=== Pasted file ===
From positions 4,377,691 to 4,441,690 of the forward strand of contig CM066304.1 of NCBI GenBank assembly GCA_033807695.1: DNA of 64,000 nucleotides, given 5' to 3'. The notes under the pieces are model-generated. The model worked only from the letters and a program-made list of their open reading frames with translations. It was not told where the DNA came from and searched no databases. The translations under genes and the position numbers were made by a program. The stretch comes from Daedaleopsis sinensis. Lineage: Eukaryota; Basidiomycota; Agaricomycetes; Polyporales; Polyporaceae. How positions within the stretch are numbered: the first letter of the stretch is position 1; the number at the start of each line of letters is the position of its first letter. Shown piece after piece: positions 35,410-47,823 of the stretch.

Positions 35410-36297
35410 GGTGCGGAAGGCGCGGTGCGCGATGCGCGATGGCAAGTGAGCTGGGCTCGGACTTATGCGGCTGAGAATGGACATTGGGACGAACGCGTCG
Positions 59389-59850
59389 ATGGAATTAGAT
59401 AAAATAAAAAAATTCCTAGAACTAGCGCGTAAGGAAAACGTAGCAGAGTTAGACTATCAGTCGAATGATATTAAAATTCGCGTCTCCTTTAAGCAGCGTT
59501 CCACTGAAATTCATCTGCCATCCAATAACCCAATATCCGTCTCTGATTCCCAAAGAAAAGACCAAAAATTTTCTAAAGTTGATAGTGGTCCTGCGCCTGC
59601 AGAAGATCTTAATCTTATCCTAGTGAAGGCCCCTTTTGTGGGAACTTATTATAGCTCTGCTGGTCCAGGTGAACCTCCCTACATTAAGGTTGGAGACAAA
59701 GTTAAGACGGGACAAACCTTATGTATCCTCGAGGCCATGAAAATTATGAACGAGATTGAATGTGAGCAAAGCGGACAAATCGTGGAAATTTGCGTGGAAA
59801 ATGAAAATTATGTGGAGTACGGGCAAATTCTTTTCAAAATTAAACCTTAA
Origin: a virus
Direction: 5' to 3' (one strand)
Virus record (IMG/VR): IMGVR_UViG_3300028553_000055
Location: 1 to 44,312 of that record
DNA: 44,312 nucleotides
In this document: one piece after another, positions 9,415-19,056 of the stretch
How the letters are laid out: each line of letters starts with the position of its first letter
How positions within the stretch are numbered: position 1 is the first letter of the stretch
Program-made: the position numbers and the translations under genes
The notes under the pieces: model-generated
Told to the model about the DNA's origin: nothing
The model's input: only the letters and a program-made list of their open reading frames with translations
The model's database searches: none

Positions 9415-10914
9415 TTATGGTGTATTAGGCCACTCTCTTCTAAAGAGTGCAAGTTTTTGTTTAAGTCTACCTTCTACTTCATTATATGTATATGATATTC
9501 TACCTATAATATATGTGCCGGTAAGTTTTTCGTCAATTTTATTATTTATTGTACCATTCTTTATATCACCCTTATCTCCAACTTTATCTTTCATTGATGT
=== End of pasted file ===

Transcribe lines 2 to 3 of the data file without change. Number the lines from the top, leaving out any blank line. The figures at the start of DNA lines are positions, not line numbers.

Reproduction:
Positions 35410-36297
35410 GGTGCGGAAGGCGCGGTGCGCGATGCGCGATGGCAAGTGAGCTGGGCTCGGACTTATGCGGCTGAGAATGGACATTGGGACGAACGCGTCG